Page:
All of this personal reflection was achieved on Father’s Day last Sunday. I had only one kid to drive home but she was really something. She had “special needs” according to my paperwork but I still don’t know what they were. As we walked to the car she held my hand and measured her steps perfectly with mine. When I smiled at her she smiled back. When I laughed she laughed. When I sang “King of the Road” she fell asleep in the back seat. As she dozed off with her head nestled against her stuffed animal she had a look of contentment that was pure magic. I took it as a sign that she really liked my singing. From my perspective, the only need she had was to make me feel special and that makes this Father’s Day one I will never forget.

©Guy R. Horst and grhgraph.wordpress.com, 2012. Unauthorized use and/or duplication of this material without express and written permission from this blog’s author and/or owner is strictly prohibited. Excerpts and links may be used, provided that full and clear credit is given to Guy R. Horst and grhgraph.wordpress.com with appropriate and specific direction to the original content.

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4 Responses to “If people knew how hard I had to work to achieve my mastery, it wouldn’t seem so wonderful.” (Michelangelo)

  1. DAb says:

    WOW! What a special Father’s Day happening brother—as the story of the kid throwing starfish back into the sea, “Made a Big Difference for this one!”. I, also had a special celebration in that I was able to get 2 of my sons together for a couple of beers on the prairie—both closing in on 40 years, both commented it was most pleasant time they’d ever had with each other; and they bought the beer!
    WRT your comments about failing and perseverance, those are the things that are holding this country together from the “grass (or should I say sometimes face-in-the-mud) roots”!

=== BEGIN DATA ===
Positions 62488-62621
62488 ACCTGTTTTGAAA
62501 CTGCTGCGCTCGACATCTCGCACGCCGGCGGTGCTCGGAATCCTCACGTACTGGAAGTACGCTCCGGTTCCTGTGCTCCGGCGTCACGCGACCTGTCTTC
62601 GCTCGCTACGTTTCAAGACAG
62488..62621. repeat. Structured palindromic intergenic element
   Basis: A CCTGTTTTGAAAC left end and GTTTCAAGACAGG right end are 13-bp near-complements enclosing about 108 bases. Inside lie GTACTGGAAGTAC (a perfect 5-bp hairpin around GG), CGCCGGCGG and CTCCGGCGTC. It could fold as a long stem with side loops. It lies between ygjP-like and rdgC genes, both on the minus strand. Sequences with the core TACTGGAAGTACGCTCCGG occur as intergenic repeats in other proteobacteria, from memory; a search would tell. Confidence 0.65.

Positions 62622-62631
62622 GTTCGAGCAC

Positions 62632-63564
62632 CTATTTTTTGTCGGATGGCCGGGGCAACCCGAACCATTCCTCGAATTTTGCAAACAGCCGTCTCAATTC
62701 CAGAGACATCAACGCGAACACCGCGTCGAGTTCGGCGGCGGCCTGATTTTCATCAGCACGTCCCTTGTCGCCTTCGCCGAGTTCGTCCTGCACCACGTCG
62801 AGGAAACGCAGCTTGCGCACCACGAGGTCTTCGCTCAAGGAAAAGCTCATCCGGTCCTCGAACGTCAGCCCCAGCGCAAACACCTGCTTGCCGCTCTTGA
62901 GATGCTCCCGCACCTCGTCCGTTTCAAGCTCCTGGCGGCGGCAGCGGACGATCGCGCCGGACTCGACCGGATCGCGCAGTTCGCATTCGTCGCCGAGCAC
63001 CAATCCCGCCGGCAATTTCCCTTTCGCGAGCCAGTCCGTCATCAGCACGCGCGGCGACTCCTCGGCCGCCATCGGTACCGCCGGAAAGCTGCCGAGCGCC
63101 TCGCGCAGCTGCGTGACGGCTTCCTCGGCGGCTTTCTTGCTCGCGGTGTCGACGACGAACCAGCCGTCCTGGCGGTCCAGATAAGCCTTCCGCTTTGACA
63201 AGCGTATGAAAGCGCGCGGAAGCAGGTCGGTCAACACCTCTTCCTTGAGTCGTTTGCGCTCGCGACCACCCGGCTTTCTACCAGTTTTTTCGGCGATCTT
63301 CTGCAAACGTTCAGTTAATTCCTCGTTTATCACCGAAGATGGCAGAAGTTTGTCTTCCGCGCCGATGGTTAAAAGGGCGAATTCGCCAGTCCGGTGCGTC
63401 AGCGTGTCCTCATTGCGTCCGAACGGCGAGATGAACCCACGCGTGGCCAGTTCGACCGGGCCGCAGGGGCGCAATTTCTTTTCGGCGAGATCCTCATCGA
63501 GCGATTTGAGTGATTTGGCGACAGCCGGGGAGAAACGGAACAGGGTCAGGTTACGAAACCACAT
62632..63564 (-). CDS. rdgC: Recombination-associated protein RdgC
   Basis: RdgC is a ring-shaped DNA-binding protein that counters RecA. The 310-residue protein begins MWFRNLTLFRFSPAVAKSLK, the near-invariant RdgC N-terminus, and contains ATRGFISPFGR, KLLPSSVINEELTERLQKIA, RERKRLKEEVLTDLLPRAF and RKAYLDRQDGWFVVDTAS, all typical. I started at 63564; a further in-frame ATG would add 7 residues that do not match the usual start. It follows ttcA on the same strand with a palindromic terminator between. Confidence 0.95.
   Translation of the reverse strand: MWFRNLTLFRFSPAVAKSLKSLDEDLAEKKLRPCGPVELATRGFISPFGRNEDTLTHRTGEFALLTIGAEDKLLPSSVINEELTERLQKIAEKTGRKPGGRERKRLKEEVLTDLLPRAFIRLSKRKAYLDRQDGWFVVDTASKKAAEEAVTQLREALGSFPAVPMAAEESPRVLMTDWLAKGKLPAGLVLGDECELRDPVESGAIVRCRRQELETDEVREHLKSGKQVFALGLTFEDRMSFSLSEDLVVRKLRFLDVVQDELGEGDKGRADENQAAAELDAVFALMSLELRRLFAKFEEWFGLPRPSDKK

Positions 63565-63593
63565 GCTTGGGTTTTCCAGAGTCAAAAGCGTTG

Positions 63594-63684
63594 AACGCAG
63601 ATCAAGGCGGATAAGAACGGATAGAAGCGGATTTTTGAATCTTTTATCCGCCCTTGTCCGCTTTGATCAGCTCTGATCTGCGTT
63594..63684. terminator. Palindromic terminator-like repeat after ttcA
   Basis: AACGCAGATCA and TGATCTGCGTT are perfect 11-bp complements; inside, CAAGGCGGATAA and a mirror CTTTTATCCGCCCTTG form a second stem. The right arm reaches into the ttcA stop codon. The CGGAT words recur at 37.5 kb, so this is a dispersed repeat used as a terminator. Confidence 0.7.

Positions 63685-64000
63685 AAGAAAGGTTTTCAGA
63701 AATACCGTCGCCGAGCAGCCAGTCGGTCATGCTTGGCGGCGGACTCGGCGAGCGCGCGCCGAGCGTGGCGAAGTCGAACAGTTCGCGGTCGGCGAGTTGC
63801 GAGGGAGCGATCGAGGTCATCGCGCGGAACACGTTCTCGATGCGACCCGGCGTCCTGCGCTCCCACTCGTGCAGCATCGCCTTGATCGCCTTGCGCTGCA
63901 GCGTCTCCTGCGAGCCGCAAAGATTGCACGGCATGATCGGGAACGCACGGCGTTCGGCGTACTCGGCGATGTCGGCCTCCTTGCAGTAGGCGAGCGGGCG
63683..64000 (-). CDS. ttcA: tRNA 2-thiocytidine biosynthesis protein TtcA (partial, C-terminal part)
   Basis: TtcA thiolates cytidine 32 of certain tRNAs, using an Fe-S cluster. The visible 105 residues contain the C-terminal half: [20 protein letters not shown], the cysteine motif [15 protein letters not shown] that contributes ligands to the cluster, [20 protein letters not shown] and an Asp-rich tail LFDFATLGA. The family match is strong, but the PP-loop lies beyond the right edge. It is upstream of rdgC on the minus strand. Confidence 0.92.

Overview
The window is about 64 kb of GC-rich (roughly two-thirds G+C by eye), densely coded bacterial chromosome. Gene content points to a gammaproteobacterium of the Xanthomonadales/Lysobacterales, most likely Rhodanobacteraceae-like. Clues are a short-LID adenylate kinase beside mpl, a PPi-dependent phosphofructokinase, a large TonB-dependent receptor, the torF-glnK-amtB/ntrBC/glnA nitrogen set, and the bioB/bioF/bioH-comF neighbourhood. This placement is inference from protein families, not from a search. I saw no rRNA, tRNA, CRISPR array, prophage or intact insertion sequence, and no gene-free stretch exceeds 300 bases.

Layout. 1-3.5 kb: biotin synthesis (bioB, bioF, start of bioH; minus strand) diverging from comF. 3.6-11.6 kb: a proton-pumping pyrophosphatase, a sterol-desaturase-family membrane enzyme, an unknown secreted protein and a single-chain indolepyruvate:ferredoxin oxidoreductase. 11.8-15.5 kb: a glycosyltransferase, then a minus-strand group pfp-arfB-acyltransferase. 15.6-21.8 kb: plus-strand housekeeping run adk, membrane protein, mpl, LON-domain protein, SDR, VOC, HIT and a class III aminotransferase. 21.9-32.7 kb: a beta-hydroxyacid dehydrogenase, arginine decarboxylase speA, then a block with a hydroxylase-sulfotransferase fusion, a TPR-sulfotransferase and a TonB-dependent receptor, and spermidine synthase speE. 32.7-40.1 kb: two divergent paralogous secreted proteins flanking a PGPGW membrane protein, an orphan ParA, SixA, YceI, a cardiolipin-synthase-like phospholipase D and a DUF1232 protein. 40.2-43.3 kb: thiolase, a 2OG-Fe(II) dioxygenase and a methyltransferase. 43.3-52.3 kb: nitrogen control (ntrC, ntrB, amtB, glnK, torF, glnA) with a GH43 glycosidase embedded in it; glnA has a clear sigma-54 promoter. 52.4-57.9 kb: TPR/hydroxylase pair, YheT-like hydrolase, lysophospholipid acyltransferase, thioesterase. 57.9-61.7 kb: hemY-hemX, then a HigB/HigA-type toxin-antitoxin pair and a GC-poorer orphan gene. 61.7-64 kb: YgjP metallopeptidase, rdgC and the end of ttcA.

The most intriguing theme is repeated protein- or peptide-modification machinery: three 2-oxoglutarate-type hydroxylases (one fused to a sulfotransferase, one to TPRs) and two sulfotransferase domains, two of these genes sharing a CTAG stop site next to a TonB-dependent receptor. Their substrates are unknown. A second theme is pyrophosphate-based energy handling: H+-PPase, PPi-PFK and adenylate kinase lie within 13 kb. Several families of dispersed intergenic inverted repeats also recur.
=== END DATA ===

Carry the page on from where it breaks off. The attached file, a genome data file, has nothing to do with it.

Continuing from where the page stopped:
The few of our leaders who have a clue are vastly out-numbered by an Oligarchy cycling through “postulation & procrastination” instead of “serving & sharing” on a 1-on-1 basis as you did with one special young lady who will never forget your kindness!

  2. davefales1 says:

    With some pleasure, I’m communicating that you accomplished a thought-provoking reasonance within me. Please don’t mistake this as praise per se, lest it
    Join the collection of faded, tear-stained red and green ribbons collected in our youth for failing to win the Blue One in the 2nd grade field day Long Jump event. While my parents tried to turn these into character building lifelessons, no one was as reassuring to me as Ted. Aka Ted DeBear. Or, Bear, for short.
    Ted always said the right thing to me, which was: nothing. No judgement. No expectations, except for his blackbutton eyes that begged silently for a hug.
    Mute he was except, of course, when his side of the conversation sounded remarkaby like my own childvoice, but a bit gruffier.
    Ted understood. (I suspect that he, too, rarely won a blue ribbon at The Teddy Bears’ Annual Picnic and Stupid Long Jump Event.)
    I’m so glad you (deservedly) took peace and satisfaction from driving your little charge on her fatherless day. I hate to break it to you that your crooning probably had nothing to do with her puddle of peace. You created a safe place for the two them, the girl and the Bear, to share. But, at that you did pretty good!!! You tried hard !! Work on that singing !
    Better luck next year.

  3. ojaswi sharma says:

    just visited this page for the first time and wow loved it. Iam going through each article of yours, very inspiring. thnx for sharing..

    • grhgraph says:

      Ojaswi,
      Thanks for the encouragement. I appreciate all of my followers very much. Hope you enjoy the rest of my work just as much. Please keep in mind, I have a very wide range of thoughts running through my head so some of the these posts are meant to make you laugh, nothing more. Happy reading.
      Guy